U.S. Senator Claire McCaskill wants federal officials to step up oversight of privately-run Medicare Advantage health plans treating the elderly, citing allegations by whistleblowers that some health plans are overcharging the government for their services.
It is the second recent call by a U.S. Senator for enhanced scrutiny of billing practices in the popular private health plans, which treat more than 16 million seniors.
Last week, Senate Judiciary Committee Chairman Charles E. Grassley asked Attorney General Loretta Lynch to tighten scrutiny of Medicare Advantage health plans suspected of overcharging the government, saying billions of tax dollars are at risk as the senior care program grows.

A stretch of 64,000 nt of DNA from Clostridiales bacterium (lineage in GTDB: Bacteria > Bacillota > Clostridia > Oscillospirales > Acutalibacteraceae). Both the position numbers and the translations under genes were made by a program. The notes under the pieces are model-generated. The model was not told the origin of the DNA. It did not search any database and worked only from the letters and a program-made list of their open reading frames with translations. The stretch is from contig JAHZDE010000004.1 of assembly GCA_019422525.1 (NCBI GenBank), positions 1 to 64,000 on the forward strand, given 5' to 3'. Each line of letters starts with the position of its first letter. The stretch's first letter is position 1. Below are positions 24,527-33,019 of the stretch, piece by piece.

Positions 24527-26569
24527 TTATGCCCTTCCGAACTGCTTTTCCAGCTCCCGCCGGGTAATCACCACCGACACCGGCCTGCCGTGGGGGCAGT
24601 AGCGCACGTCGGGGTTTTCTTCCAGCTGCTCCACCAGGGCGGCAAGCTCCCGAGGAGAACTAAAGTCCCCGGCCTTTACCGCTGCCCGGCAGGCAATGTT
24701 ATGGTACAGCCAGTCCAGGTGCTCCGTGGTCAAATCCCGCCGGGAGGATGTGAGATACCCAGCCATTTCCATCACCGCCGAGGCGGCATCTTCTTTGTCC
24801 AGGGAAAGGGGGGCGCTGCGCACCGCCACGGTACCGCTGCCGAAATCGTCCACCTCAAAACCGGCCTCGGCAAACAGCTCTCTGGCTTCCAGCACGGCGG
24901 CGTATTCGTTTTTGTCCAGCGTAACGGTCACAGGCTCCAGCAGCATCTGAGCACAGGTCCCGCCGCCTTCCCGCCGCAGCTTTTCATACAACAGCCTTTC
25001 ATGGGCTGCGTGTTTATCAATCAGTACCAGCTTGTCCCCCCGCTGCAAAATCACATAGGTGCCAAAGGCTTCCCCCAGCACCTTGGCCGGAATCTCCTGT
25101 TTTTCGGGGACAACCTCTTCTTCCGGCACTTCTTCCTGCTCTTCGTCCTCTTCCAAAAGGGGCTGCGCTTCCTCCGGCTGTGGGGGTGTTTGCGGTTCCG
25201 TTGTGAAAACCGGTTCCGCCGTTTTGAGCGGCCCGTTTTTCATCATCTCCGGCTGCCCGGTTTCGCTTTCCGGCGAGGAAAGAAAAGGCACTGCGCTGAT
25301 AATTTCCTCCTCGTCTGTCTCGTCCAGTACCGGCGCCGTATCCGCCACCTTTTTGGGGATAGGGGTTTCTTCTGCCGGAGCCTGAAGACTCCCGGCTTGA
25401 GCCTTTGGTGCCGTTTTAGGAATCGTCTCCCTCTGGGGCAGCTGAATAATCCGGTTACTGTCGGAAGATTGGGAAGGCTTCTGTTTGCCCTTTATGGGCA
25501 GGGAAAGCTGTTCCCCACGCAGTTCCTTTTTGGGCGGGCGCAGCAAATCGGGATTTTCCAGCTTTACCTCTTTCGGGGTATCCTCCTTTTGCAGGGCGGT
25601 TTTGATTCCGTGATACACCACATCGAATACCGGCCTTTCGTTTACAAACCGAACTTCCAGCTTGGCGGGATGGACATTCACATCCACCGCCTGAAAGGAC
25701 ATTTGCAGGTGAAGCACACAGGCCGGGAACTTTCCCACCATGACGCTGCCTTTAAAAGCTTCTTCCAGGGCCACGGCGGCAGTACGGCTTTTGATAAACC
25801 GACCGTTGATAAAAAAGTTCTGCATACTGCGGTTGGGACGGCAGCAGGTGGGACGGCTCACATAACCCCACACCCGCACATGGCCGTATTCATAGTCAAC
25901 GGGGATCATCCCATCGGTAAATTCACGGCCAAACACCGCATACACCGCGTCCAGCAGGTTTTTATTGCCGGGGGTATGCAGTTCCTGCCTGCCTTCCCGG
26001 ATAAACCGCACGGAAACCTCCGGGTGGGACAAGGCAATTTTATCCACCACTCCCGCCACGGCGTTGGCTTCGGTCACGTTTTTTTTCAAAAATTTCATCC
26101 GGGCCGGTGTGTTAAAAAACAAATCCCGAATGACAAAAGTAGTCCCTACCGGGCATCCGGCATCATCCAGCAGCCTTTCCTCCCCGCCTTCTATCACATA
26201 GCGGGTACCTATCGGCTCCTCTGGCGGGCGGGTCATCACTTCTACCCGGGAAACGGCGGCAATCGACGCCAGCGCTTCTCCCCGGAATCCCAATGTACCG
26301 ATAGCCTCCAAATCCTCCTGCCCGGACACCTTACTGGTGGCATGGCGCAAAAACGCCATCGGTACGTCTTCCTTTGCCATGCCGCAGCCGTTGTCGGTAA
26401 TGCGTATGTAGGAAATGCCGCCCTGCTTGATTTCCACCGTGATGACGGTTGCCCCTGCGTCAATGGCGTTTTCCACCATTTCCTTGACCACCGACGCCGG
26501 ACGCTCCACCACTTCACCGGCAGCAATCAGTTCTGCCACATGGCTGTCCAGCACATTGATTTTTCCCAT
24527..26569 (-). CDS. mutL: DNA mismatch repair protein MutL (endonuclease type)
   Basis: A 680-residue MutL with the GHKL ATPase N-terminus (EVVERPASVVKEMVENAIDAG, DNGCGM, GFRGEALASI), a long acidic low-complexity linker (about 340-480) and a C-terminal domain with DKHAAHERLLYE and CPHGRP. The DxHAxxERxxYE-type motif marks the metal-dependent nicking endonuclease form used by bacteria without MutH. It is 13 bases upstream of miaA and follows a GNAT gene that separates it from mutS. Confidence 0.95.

Both McCaskill, a Missouri Democrat, and Grassley, an Iowa Republican, cited concerns over the accuracy of a billing tool called a “risk score,” which is intended to pay Medicare Advantage insurers higher rates for taking sicker people and less for those with few medical needs.
But federal officials have struggled for years to track overspending tied to inflated risk scores that prompt overbilling. A 2009 agency study found that some plans had exaggerated how sick patients were to boost their payments, for instance. CMS also has acknowledged that faulty risk scores remain a costly problem, as the Center for Public Integrity first reported last year.
In a May 26 letter to CMS administrator Andrew Slavitt, McCaskill asked for a briefing on steps the government is taking to combat risk scoring fraud and abuse.
“With fraudulently inflated risk scores potentially costing taxpayers billions of dollars every year and resulting in less money in the Medicare Trust Funds for our seniors, this is an issue that must be investigated further,” McCaskill wrote.